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A native English speaker wrote in her book that the word "scold" is old-fashioned and not used in a situation, for example, where a child has caused some trouble at school." According to the writer, the child would say, "I got in trouble at school today" rather than "I was scolded at school today."

If this is correct, why do we often see newspaper articles in which the word "scold" is used as in the following excerpts. Is there any difference in meaning or nuance in the usage of the word?

  • Trump scolded the media ...
  • Tom Price resigned ... after being publicly scolded by Mr. Trump...
  • "Scold" may be less common than in the past, but it's not archaic. I suspect that schools attempt to avoid the word, though. – Hot Licks Jun 7 '18 at 0:25
  • I'd use 'scold' rather than 'berate' or 'castigate', in general. But it's certainly old-fashioned (which doesn't mean that the odd [and rather odd sounding] example won't crop up). – Edwin Ashworth Jun 7 '18 at 0:40
  • Perhaps different for US and UK? Hot Licks (US) says it is not archaic. Edwin Ashworth (UK) says it is old-fashioned. I (also US) agree with Hot Licks. – GEdgar Jun 7 '18 at 1:05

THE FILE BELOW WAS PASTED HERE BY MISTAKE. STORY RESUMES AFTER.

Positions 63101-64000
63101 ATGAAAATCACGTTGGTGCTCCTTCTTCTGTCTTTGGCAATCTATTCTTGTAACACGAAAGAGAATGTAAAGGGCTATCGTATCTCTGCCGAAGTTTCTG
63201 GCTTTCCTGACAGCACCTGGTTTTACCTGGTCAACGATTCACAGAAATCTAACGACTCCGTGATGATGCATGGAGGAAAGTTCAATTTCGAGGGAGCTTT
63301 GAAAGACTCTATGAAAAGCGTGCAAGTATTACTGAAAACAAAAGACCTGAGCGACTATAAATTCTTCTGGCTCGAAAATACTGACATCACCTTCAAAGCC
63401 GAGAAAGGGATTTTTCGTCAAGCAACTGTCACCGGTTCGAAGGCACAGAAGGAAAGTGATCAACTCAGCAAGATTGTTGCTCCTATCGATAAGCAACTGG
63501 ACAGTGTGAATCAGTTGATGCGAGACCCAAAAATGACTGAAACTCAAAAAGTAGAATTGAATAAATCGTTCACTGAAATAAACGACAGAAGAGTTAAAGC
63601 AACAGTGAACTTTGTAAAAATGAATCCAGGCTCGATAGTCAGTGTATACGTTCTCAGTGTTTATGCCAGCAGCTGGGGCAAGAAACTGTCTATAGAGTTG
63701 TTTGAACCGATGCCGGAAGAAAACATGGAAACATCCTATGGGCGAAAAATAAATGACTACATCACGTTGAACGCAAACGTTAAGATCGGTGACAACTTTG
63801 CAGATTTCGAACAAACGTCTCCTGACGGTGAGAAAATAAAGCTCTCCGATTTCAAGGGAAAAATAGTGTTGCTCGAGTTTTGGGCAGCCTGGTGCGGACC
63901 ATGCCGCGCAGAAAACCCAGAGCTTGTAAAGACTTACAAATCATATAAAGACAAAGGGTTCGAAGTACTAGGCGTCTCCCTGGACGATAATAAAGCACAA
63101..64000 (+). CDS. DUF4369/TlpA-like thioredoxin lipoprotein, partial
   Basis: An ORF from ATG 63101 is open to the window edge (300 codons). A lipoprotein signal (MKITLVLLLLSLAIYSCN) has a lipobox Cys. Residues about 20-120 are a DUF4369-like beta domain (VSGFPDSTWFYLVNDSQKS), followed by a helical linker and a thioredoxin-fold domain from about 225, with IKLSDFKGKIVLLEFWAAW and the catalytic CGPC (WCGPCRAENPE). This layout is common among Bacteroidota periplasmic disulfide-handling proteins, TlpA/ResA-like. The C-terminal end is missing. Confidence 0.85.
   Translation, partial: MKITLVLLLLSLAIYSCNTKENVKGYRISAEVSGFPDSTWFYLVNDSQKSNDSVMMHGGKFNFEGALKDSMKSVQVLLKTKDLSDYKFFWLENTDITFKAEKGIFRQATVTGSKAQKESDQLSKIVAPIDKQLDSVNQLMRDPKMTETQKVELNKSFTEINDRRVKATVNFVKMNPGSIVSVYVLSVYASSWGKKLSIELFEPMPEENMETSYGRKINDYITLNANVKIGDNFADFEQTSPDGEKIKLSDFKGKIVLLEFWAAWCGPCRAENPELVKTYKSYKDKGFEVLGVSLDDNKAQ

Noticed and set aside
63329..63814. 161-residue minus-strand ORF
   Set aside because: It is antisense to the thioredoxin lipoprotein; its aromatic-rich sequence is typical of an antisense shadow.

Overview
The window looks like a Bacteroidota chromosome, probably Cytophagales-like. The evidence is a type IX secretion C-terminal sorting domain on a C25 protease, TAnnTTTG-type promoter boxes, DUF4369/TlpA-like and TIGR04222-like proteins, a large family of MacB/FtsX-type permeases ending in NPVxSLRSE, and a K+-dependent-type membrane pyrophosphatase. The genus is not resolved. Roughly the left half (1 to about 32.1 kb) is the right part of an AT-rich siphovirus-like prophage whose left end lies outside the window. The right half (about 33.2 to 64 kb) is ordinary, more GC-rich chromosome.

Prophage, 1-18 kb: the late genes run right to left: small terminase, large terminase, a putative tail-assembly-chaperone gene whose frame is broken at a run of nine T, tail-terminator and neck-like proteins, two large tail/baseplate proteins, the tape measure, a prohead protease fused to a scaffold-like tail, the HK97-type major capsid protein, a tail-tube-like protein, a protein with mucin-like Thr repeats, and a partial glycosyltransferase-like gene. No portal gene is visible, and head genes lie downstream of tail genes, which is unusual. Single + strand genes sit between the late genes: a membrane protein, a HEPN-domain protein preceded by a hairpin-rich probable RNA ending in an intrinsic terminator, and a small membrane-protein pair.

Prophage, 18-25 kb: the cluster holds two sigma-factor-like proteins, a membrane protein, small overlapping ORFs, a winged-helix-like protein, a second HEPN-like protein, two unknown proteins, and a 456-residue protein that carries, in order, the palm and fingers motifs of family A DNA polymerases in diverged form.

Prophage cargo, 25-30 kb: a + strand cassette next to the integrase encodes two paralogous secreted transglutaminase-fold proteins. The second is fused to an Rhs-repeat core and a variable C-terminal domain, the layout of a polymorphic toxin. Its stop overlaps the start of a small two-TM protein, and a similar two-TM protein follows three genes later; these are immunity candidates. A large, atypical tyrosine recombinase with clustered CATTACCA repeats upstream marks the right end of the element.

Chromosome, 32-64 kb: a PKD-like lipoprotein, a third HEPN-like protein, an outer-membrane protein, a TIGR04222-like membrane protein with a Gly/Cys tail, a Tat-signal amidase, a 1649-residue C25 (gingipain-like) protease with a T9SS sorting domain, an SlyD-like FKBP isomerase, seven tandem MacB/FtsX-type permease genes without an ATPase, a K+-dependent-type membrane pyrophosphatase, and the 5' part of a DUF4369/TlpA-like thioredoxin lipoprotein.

• Source (anonymous 'native English speaker')? To scold has a historically negative, even derogatory connotation (women in particular used to be viciously punished and humiliated whenever accused of the crime of scolding). It has an extremely political tone. – Bread Jun 7 '18 at 1:32
  • Some more in-depth info at english.stackexchange.com/questions/395233/… – Dave Costa Jun 7 '18 at 3:21
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I do think that "scold" is a bit old-fashioned and not often used in everyday speech. This might vary by region or country, of course.

I suspect it is a word that appears more often in writing than in conversation.

The child may prefer to say "I got in trouble ..." partly because it is more vague. Children don't always want to volunteer details, especially when delivering bad news. (The same might be said of adults, of course.)

A journalist usually has the opposite goal - provide as much detail as possible with the fewest words. "Scold" can be very useful in this context. If an article said "Tom Price resigned ... after publicly getting in trouble with Mr. Trump", it would be less clear how Trump expressed his displeasure.

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    "Scold", having just five letters, is used in journalese--newspaper writing--to save space, particularly when writing headlines. It's not used as often now as it used to be, but it's neither archaic nor obsolete, as comments above affirm. – tautophile Jul 7 '18 at 7:18

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